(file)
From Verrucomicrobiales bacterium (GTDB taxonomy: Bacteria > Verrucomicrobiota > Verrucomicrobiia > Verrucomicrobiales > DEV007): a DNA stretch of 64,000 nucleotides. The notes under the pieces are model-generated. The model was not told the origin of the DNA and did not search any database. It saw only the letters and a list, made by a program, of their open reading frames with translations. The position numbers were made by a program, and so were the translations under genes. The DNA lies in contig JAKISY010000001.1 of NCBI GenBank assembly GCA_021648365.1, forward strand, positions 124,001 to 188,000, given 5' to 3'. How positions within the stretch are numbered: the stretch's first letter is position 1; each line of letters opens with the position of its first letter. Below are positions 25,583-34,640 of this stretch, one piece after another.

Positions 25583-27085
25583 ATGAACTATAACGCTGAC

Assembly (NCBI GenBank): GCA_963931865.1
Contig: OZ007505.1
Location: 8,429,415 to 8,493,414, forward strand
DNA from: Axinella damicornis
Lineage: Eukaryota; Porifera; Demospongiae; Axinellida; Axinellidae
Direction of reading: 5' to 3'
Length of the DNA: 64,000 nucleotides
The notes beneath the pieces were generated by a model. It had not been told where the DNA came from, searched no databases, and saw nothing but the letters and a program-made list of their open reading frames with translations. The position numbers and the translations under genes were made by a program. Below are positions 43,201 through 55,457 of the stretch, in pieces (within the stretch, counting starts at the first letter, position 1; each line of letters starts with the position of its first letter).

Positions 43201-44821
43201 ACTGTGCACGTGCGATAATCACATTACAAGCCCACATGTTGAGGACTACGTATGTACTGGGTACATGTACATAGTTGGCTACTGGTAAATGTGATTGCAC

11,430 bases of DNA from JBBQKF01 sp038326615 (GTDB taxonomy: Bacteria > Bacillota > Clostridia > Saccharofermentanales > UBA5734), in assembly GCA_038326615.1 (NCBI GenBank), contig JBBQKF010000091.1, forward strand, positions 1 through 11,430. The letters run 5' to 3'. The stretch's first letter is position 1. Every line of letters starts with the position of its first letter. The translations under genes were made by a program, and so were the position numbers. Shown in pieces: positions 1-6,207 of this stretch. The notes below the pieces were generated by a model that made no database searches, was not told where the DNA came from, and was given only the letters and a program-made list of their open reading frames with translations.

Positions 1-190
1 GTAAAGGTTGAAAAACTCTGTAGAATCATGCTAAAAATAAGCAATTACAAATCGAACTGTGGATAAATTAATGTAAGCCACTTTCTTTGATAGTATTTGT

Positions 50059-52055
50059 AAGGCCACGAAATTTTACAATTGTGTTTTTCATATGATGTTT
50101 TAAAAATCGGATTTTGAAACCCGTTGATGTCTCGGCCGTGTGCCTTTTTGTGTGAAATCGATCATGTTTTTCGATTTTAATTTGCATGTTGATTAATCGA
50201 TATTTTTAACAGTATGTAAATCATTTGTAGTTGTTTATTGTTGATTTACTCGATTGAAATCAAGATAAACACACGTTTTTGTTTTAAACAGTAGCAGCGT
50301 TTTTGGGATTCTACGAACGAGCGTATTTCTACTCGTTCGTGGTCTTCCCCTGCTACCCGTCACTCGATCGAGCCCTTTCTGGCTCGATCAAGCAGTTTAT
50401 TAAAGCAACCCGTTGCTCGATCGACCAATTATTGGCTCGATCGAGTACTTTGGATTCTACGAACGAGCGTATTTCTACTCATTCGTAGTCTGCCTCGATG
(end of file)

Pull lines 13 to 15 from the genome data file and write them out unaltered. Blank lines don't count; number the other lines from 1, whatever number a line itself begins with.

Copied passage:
43201 ACTGTGCACGTGCGATAATCACATTACAAGCCCACATGTTGAGGACTACGTATGTACTGGGTACATGTACATAGTTGGCTACTGGTAAATGTGATTGCAC

11,430 bases of DNA from JBBQKF01 sp038326615 (GTDB taxonomy: Bacteria > Bacillota > Clostridia > Saccharofermentanales > UBA5734), in assembly GCA_038326615.1 (NCBI GenBank), contig JBBQKF010000091.1, forward strand, positions 1 through 11,430. The letters run 5' to 3'. The stretch's first letter is position 1. Every line of letters starts with the position of its first letter. The translations under genes were made by a program, and so were the position numbers. Shown in pieces: positions 1-6,207 of this stretch. The notes below the pieces were generated by a model that made no database searches, was not told where the DNA came from, and was given only the letters and a program-made list of their open reading frames with translations.

Positions 1-190